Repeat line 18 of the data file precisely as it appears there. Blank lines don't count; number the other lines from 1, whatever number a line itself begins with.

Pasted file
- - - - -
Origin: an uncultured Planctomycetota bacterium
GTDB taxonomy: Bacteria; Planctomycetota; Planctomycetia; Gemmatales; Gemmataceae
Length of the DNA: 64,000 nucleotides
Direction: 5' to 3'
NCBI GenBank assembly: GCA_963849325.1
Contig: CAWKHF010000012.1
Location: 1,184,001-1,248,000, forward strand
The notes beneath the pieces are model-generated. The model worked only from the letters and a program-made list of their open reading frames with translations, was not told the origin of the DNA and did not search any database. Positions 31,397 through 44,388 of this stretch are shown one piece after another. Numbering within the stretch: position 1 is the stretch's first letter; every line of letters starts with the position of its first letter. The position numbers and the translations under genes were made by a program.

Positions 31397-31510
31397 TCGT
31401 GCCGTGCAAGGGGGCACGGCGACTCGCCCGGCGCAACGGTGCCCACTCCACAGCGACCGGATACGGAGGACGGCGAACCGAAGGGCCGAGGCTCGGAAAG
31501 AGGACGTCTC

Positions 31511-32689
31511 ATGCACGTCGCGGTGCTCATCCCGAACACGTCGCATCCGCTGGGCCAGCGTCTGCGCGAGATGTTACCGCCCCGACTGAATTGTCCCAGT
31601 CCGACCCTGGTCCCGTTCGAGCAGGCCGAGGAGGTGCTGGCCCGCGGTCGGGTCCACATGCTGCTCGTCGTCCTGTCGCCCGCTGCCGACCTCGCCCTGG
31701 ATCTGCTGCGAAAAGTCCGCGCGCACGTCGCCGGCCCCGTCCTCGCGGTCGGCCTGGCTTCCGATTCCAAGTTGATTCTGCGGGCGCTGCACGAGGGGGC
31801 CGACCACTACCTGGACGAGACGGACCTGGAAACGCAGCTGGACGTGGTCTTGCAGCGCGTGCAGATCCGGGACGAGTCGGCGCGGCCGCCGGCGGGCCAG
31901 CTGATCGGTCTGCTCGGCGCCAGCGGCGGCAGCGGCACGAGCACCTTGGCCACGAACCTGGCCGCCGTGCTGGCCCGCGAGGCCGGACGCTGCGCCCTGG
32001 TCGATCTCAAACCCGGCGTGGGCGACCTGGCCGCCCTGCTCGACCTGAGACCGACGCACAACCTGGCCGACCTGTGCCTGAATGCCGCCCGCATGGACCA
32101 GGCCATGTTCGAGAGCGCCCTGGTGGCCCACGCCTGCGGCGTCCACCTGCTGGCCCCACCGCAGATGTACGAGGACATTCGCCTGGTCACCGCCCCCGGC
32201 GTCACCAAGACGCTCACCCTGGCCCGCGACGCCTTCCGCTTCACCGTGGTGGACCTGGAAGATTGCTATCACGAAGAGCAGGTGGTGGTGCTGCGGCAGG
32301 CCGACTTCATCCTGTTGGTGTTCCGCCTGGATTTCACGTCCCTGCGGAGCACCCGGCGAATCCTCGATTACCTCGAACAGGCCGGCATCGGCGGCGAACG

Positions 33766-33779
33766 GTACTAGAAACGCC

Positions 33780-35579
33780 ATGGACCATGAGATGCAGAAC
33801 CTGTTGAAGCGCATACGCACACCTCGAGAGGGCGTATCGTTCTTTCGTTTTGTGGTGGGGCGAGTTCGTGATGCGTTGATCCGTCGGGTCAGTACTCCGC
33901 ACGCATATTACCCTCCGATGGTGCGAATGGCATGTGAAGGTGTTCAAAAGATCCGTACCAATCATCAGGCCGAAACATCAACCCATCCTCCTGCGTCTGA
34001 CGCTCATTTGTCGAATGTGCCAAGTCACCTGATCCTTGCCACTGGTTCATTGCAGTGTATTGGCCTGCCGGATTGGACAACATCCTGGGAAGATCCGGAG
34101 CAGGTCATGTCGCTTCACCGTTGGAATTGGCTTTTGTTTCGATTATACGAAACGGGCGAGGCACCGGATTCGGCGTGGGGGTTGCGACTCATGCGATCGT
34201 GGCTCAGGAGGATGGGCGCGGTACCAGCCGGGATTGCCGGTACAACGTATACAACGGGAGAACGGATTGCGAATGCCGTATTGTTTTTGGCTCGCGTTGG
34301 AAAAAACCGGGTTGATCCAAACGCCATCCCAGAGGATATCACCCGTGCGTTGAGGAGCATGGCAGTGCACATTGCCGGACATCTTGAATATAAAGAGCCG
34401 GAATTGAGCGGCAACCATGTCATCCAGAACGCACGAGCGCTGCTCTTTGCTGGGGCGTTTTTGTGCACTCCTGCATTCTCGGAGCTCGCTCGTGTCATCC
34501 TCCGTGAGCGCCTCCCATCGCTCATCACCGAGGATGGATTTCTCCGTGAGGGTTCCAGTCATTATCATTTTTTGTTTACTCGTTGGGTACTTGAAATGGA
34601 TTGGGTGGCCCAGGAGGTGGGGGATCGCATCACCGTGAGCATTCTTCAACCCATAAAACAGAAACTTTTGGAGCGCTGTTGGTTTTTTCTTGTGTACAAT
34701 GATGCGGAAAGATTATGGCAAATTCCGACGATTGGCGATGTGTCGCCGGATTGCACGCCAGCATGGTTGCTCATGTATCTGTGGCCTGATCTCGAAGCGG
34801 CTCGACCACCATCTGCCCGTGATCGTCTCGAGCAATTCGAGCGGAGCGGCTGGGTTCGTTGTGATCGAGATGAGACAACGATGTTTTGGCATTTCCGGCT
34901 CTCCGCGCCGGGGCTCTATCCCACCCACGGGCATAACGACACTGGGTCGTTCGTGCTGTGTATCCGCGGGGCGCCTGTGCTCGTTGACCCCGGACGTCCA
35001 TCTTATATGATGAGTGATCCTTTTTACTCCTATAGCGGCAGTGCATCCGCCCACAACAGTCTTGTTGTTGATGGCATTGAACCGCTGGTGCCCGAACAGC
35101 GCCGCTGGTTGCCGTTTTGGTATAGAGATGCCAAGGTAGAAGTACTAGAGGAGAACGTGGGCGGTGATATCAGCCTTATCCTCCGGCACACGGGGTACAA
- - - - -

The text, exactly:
31901 CTGATCGGTCTGCTCGGCGCCAGCGGCGGCAGCGGCACGAGCACCTTGGCCACGAACCTGGCCGCCGTGCTGGCCCGCGAGGCCGGACGCTGCGCCCTGG